First, a disclaimer: As it so happens, I’ve come to know some of the producers of this excellent (my non biased opinion) episodic VR show, and while I do stay true to what the RealVision knowledgebase has stood for, for the past 8 years, I will admit the critique if any, will be written keeping relationships in mind.
To qualify why I think this VR series is excellent, one has to know that producing in 360 (VR) is no trivial matter, especially on an episodic basis. To that end, Invisible has broken new ground – good VFX, the cuts work*, and… there’s story! The story makes you want to go from episode to episode, and although each episode lasts on [...]
(above: screengrab from The North Face: Climb. © Jaunt Inc. – used for educational/critique only)
Following on from the first Cinematic VR critique paper, the document below is another critique of the current state of the art in production of Cinematic 3d-360 VR films.
Disclaimer: This document is for educational purposes only and is based off observations from a less than ideal evaluation platform (screen grabs from an android phablet – the platform that the video was made for). Any insights gleaned should be taken as seed ideas only, to extrapolate and learn from.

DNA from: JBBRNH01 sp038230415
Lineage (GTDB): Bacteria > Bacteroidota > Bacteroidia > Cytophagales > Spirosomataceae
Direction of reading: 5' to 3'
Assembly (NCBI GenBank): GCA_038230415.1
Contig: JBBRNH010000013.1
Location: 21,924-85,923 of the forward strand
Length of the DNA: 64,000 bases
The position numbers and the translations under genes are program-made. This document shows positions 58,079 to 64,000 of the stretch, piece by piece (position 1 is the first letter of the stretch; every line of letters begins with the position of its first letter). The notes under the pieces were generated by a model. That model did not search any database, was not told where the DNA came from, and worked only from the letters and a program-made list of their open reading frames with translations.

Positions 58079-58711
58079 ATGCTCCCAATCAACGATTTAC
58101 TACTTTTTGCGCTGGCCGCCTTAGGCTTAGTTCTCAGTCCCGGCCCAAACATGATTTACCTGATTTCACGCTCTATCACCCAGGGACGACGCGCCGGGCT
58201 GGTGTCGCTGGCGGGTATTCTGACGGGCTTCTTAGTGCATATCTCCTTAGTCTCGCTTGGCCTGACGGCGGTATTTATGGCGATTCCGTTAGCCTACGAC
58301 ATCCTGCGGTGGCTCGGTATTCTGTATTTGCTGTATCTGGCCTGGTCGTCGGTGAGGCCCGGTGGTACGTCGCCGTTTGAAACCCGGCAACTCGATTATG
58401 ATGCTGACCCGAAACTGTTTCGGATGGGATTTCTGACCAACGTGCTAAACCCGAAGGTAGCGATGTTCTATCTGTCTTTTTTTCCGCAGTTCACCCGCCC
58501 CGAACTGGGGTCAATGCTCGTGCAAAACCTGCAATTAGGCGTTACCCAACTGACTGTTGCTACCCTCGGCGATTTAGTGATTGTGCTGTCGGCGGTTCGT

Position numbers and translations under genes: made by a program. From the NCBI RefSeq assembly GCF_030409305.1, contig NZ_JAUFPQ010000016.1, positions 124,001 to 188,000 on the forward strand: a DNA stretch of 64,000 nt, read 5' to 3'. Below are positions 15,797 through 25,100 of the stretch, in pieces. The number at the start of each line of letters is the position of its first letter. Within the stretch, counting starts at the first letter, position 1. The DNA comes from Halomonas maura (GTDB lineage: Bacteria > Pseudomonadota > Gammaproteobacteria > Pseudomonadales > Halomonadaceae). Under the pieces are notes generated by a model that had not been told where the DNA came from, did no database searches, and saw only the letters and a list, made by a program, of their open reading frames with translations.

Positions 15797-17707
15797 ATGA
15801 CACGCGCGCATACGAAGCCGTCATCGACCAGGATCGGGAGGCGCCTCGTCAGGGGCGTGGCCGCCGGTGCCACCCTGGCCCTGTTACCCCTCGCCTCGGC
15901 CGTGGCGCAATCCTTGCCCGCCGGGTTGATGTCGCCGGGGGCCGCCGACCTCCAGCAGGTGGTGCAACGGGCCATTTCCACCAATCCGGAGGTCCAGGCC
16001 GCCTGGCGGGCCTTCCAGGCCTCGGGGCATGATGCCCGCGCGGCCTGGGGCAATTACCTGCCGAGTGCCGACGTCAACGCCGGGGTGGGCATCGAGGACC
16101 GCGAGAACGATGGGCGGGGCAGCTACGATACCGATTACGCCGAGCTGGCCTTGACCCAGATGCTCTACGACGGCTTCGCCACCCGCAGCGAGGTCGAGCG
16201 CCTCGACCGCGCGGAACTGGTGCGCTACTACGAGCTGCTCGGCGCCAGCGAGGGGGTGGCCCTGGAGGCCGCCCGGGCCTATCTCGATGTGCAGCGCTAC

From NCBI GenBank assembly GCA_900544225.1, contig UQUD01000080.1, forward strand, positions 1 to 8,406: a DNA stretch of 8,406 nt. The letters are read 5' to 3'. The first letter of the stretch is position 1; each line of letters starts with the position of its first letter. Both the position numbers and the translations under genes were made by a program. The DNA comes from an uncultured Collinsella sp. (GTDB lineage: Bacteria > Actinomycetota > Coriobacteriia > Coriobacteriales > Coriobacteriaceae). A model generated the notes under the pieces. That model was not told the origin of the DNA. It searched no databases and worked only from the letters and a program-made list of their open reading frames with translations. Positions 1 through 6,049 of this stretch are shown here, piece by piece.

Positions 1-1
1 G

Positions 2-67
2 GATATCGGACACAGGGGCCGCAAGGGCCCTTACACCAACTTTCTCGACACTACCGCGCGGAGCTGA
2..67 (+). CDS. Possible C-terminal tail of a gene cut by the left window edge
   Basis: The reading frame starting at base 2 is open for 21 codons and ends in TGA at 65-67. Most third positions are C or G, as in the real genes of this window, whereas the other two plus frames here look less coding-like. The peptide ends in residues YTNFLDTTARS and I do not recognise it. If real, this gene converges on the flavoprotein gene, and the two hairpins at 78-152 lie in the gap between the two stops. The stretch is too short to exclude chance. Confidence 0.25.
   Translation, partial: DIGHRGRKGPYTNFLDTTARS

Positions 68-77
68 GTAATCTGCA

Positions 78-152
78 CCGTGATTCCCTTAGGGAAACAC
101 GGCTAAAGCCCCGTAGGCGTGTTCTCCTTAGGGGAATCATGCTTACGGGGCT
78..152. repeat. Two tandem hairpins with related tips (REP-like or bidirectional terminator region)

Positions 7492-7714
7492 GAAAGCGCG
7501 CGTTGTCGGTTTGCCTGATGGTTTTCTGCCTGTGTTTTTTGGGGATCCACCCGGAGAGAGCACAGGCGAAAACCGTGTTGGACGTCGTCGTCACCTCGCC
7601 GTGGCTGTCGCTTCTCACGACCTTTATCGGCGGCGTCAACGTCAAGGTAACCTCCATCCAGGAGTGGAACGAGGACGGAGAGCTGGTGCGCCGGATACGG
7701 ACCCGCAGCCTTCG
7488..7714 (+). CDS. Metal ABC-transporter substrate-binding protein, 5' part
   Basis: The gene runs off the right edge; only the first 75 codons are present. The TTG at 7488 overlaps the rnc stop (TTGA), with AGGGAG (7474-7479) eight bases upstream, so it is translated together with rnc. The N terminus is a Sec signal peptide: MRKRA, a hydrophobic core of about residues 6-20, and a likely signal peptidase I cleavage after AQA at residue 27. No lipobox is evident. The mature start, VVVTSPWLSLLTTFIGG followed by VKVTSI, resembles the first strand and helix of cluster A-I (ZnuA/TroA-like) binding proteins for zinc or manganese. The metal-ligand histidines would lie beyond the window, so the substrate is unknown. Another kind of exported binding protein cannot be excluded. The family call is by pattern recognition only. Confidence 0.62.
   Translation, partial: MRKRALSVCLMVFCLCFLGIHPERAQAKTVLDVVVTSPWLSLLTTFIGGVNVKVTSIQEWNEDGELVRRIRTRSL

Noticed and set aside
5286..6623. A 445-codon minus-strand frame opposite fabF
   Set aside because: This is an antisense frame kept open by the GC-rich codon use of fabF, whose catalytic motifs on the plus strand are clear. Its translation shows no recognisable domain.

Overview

Download the document here: Cinematic VR : Jaunt_north_face_critique
The Great Gatsby – Stereoscopic 3D Review:
I’ve not been reviewing stereoscopic 3D movies recently, as really, there was no need to. All the movies seem to follow a formula: Shoot 2D for 3D, and convert in post. Now while I’ve acknowledged (with caveats) that conversion has gotten better in the past 2 years… I still maintain that conversion is best suited for action scenes where everything’s moving too fast to matter anyway, or for stunt shots where budgets won’t permit multiple 3D rigs or the shot itself would be too expensive to risk 3D in the hands of the in-experienced.
So why did I go see the Great Gatsby in 3D? – I [...]
The Hobbit in HFR stereoscopic 3D:
At first I thought Hobbits were swift on their feet. After all, I’ve not followed the Lord of the Rings Trilogy. My exposure to Gandalf and Frodo were back in the day, playing the graphical adventure game on the Amiga.
I’m not sure if Hobbits are fast on their feet, but that was the impression the opening minutes of the movie had on me. Later on as the movie progressed, this strange Hobbit quirk didn’t surface. I link this phenomenon has something to do with HFR 3D. I hypothesized a few reasons that I experienced this speed-up and slow-down of actor movement: